A short essay on the failure of Secularism in the Middle East
By Hanna Samir Kassab

In today’s Lebanese political environment, many leaders are debating the future political structure of Lebanon. For example, Michel Aoun and Hassan Nasrallah are pursuing the idea of a Secular Lebanon, the erasure of the current political establishment based on an appreciation for religious diversity and a creation of a new Lebanese identity outside of religion. So far, their plans to do so remain pre-maturely undefined.

In this essay, I would like to remind readers about the failures of Secularism to take root. For example, the failure of Pan-Arabism, a politically organized entity that embodied a single Arab nation from Morocco in the West to Iraq in the East; Syria to the North; and Sudan to the South promoted by Christian intellectual Jurji Zaydan. By analyzing these issues, we will be able to further understand the undeveloped idea of a Secular Lebanon.

Jurji Zaydan saw the end of the Ottoman Empire years before its actual collapse sought to create an Arab identity to usher in an Arab nation. He was the first to lay the foundations of Arab Nationalism by informing Arab readers of European political philosophy and concepts such as Secularism. He argued that Islam was just one facet of Arab identity and that Arabs should focus on their larger history. Thus, he began to incorporate Babylonian, Assyrian, Phoenician and other peoples into an Arab family. For example, Hammurabi and his Code of Laws were adopted by Zaydan as Arab even though it belongs to the Babylonian civilization. More important to Zaydan was the establishment of a common language. Arabic has many diverse dialects from East to West and so, to incorporate all peoples, the Arabic language had to be manipulated to achieve universality. Thus, in order to achieve universality, Arab language must become Secular. Zaydan was the first to forward this theory of Arab Nationalism and a homogeneous Arab people.

This conception of Nationalism was advocated by a Christian who saw that Secularism was the only way the Christian was to be included in the wider Political Discourse. Some Muslim and Arab leaders reacted poorly to these ideas and there are two reasons for this. First, Zaydan was seen as a threat to Islam, simply because as he was a Christian. Leaders did not accept his ideas because they were written with a “Christian pen”. His desire was to Secularize Arabic, the Holy Language of Islam. This is seen as apostasy and rejected by Muslim leadership.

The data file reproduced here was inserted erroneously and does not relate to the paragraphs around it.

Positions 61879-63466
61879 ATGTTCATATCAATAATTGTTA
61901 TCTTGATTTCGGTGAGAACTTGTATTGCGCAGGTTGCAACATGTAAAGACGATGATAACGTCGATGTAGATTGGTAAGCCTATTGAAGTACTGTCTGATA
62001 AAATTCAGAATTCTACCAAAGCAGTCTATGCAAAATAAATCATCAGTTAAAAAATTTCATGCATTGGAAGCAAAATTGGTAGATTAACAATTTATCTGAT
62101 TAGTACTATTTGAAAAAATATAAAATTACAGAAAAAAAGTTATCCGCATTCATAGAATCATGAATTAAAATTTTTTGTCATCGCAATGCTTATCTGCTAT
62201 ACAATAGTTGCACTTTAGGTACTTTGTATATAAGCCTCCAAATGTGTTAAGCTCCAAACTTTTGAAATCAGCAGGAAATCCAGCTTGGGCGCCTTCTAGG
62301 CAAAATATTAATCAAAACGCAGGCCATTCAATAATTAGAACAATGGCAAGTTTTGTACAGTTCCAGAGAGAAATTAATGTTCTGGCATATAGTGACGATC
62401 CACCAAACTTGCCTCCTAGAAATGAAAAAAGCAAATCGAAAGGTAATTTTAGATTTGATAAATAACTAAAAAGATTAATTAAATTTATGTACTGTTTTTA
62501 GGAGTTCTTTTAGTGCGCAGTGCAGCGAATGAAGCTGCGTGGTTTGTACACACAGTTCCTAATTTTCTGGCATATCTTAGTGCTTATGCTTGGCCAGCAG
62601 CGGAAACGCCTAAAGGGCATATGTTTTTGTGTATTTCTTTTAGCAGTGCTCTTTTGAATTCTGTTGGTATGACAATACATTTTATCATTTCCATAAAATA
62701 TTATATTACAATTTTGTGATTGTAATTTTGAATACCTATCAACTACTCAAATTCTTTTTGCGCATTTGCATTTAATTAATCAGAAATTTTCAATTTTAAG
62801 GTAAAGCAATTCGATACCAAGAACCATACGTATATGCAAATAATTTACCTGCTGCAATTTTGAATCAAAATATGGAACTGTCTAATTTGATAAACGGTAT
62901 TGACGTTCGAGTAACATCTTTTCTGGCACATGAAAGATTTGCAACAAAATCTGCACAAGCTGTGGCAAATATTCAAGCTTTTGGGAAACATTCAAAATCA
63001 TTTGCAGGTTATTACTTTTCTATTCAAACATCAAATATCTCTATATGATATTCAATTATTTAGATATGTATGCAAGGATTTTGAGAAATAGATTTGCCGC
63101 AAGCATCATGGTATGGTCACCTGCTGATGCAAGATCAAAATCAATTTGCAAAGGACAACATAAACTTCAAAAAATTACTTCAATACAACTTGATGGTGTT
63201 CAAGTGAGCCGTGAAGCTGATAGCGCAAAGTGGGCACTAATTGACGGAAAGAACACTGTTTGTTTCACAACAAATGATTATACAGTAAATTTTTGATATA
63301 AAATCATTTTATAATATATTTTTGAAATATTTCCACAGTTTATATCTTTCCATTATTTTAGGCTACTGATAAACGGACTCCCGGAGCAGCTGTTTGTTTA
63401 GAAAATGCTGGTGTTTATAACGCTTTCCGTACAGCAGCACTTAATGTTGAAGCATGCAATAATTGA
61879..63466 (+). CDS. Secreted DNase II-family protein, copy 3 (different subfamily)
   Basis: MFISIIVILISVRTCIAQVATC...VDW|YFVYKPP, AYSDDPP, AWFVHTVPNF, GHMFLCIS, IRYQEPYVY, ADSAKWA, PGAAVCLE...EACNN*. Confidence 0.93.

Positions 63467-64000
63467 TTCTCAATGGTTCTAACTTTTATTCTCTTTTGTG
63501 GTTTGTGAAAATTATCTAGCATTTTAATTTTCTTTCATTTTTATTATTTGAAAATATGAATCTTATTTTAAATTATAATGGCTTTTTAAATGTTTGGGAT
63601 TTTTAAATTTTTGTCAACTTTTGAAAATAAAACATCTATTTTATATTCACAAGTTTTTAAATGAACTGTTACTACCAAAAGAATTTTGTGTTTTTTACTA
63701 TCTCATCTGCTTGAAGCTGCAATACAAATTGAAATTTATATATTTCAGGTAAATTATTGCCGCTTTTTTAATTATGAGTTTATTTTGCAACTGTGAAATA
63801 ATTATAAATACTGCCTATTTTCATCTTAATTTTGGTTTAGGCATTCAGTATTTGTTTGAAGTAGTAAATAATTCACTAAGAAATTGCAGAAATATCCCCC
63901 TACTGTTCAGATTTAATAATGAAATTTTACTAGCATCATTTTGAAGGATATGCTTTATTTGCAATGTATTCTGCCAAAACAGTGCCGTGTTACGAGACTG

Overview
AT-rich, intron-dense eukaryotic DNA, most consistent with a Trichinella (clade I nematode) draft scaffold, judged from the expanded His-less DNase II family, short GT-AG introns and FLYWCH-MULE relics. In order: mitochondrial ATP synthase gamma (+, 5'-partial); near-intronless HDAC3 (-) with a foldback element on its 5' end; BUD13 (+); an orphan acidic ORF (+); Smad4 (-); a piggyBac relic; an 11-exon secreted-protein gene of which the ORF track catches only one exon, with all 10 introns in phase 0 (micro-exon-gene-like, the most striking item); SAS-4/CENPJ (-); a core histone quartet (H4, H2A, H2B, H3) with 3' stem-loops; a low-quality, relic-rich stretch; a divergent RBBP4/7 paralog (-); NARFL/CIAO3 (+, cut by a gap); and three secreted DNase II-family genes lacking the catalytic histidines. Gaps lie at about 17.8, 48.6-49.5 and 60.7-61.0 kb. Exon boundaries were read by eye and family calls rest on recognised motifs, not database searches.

Thus, when arguing for Secularism, one must first address the failures of Arab Nationalism and Secularism. It is irresponsible to work toward something when one is unaware of past failures and its repercussions. As British statesman Edmund Burke said “those who don’t know history are doomed to repeat it”. Aoun and his allies want to promote unity through the common thread of Lebanese Nationalism. However, Lebanese Nationalism is not yet fully formed. Some have different ideas for Lebanon, others don’t even want to see it on a map. How then would one expect to establish a Secular Lebanese state based on Lebanese Nationalism? I understand that Imperial European powers had a role to play in dividing the Middle East, that is a given. However, this does not erase the facts presented in this essay; they cannot be neglected, but must be confronted with energy.

The self-titled Father of a Secular Lebanon, Michel Aoun, states that Lebanon is unprepared for Secularism, but will be in the future. What does this mean? Is he serious about Secularism or is he is simply an opportunist who is trying to get into power by towing the line of his allies? This is of course dangerous to the stability and existence of Lebanon. I would like to challenge Aoun to further develop this discussion of Secularism before there are any future political alterations.

February 04/2010